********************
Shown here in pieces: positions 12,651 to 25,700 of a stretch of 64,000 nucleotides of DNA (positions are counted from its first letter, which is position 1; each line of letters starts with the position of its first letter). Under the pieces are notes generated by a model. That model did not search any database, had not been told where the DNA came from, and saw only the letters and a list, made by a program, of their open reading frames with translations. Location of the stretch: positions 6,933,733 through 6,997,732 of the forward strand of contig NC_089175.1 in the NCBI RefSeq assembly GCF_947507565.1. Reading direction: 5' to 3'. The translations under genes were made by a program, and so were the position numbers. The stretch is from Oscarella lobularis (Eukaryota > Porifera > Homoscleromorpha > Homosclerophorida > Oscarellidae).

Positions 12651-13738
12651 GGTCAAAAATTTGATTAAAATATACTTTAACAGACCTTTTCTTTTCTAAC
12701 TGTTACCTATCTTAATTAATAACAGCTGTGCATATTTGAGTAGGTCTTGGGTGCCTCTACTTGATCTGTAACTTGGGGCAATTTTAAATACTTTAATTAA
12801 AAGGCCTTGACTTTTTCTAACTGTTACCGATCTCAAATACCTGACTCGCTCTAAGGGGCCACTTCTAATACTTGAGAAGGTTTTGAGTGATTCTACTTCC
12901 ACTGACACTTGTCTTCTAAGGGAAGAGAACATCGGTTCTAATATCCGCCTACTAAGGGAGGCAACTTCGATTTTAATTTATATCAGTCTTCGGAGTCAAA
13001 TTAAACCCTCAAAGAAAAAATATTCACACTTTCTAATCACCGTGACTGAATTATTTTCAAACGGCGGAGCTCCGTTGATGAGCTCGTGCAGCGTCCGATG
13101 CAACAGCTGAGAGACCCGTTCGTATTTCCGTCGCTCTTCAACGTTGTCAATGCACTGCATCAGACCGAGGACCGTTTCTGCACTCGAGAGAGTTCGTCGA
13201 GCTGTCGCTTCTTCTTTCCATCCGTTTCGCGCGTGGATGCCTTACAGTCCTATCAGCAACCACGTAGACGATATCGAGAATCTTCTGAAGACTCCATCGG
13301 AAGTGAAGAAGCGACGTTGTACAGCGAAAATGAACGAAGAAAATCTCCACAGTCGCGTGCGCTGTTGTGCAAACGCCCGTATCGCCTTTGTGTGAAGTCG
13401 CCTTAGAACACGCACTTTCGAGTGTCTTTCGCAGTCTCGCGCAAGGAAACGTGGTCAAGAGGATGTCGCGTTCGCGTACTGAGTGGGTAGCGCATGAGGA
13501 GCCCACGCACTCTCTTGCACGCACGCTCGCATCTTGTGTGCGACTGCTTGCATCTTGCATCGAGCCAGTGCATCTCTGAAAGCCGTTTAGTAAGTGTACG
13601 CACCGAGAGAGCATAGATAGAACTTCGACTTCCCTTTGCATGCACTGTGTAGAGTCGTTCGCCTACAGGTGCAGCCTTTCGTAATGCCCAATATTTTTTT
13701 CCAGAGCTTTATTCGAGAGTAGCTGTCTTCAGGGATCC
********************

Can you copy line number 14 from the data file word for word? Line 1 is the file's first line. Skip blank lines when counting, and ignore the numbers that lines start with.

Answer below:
13701 CCAGAGCTTTATTCGAGAGTAGCTGTCTTCAGGGATCC